Computer Science

News and events

30 July 2012

Intelligent Devices Assisting In Sports Activities

Presented By Professor Arnold Baca, Head of Section of Biomechanics, Kinesiology and Applied Computer Science, University of Vienna, Austria
  • 10.30am
  • N112, Haslegrave Building

About this event

Abstract: Technological systems are getting increasingly important for physical activity monitoring and assessment in general and for supervising load and performance in mass and elite sport in particular. Miniature sensors and computing devices are attached to the athletes or integrated into the sports equipment in order to acquire and process performance or load related data. Ubiquitous computing technologies are thus applied to implement systems, which provide athletes with feedback information on the quality of the motion just performed.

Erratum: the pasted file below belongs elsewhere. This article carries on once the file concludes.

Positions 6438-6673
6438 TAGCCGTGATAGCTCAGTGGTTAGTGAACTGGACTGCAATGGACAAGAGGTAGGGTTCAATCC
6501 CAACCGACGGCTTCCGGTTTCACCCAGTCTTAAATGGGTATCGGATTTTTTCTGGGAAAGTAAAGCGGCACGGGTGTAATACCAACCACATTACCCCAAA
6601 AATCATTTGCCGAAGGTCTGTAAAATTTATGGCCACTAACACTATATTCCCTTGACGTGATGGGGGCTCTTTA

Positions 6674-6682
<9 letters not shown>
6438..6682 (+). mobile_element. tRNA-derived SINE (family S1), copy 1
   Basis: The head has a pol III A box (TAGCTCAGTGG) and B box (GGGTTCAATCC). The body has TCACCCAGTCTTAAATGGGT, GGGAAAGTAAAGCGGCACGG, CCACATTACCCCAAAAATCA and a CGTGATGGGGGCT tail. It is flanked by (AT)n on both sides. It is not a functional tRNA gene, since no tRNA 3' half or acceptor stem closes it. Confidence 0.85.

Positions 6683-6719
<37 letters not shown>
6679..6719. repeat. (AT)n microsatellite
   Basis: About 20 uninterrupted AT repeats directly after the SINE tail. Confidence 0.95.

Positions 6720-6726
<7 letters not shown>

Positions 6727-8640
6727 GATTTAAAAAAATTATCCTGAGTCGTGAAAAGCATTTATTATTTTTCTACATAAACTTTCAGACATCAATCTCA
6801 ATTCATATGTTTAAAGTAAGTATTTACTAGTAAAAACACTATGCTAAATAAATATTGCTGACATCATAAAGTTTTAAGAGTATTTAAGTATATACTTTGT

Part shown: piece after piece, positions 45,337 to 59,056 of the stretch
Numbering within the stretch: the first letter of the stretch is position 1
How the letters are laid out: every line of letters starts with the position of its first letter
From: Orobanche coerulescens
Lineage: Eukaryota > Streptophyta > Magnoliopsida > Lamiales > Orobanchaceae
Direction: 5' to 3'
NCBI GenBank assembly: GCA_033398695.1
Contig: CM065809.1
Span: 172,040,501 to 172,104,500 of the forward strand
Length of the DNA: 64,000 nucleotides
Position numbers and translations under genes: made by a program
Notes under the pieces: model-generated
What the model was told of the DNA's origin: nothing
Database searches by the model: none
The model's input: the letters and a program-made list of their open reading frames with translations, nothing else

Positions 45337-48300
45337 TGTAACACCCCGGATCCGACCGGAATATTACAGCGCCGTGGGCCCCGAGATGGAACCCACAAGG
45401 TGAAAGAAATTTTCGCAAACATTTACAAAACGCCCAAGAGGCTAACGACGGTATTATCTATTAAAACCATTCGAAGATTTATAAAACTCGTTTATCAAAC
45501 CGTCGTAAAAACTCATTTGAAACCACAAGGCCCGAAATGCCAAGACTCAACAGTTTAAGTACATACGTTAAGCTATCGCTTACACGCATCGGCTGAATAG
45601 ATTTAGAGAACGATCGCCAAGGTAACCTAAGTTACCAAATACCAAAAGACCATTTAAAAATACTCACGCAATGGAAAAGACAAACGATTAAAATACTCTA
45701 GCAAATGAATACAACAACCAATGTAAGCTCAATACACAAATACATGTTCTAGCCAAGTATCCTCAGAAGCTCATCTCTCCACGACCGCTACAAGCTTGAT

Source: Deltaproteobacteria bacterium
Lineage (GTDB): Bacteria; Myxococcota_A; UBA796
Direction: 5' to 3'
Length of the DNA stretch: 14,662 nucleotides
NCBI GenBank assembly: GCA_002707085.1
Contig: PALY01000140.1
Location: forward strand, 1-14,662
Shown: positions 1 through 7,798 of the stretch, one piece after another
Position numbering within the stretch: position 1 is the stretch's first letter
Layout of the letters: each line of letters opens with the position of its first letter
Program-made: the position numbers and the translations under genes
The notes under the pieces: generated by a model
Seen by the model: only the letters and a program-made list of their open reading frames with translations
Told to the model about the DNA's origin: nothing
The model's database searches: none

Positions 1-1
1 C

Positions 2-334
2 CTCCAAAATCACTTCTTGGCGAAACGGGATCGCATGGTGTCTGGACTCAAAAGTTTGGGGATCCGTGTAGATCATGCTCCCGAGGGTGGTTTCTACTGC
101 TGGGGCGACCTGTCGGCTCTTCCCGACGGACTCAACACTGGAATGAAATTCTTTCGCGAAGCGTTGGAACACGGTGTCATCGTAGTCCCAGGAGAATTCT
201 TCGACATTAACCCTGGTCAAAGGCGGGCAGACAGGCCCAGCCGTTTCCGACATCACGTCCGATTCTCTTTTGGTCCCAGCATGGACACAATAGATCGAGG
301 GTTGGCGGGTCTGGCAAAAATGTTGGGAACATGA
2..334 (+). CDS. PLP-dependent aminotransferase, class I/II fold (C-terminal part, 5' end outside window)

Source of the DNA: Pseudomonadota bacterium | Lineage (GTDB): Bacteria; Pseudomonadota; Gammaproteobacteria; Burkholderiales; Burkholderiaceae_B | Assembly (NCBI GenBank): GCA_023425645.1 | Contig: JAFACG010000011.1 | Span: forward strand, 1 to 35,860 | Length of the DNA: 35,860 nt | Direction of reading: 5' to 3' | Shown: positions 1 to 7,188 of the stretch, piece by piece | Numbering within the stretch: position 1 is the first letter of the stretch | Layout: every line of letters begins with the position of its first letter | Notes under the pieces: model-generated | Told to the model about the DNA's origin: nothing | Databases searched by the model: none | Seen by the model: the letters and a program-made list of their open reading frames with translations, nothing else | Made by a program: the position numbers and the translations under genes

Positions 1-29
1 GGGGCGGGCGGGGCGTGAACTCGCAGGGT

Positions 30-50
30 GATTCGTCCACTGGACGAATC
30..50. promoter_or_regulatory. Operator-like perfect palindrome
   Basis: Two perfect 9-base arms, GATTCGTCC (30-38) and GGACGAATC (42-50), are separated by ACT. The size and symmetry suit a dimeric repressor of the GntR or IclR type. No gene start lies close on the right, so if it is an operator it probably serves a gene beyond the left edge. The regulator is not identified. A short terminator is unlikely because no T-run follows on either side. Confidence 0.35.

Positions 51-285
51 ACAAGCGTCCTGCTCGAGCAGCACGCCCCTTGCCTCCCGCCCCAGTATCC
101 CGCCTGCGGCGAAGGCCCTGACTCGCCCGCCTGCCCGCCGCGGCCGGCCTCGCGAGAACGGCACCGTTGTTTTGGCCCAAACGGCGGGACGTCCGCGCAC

Due to the rapid progress in hardware capabilities and the potential of data processing methods, it is expected that "the emphasis in the future developments will shift to development of intelligent systems that could not only analyse the data but suggests strategies and interventions" [1]. Moreover, sports equipment will be able to sense new conditions in the environment and adapt accordingly thus showing the behaviour of adaptive systems.

One main basis of almost any intelligent feedback system or adaptive system is the successful recognition or classification of patterns underlying the human motion just performed. This analysis does not only comprise kinematic parameters, but, moreover, also kinetic and physiological data. Different methods and models have proven to be useful for this kind of analysis.

In the presentation, a survey of hard-and software approaches is given. Pros and cons are discussed with regards to their applicability for intelligent devices supporting athletes, Practical applications are presented and experiences reported.

[1] Baca, A., Dabnichki, P., Heller, M., and Kornfeind, P. (2009). Ubiquitous computing in sports: A review and analysis. Journal of Sports Sciences, 27 (12) (2009), 1335-1346.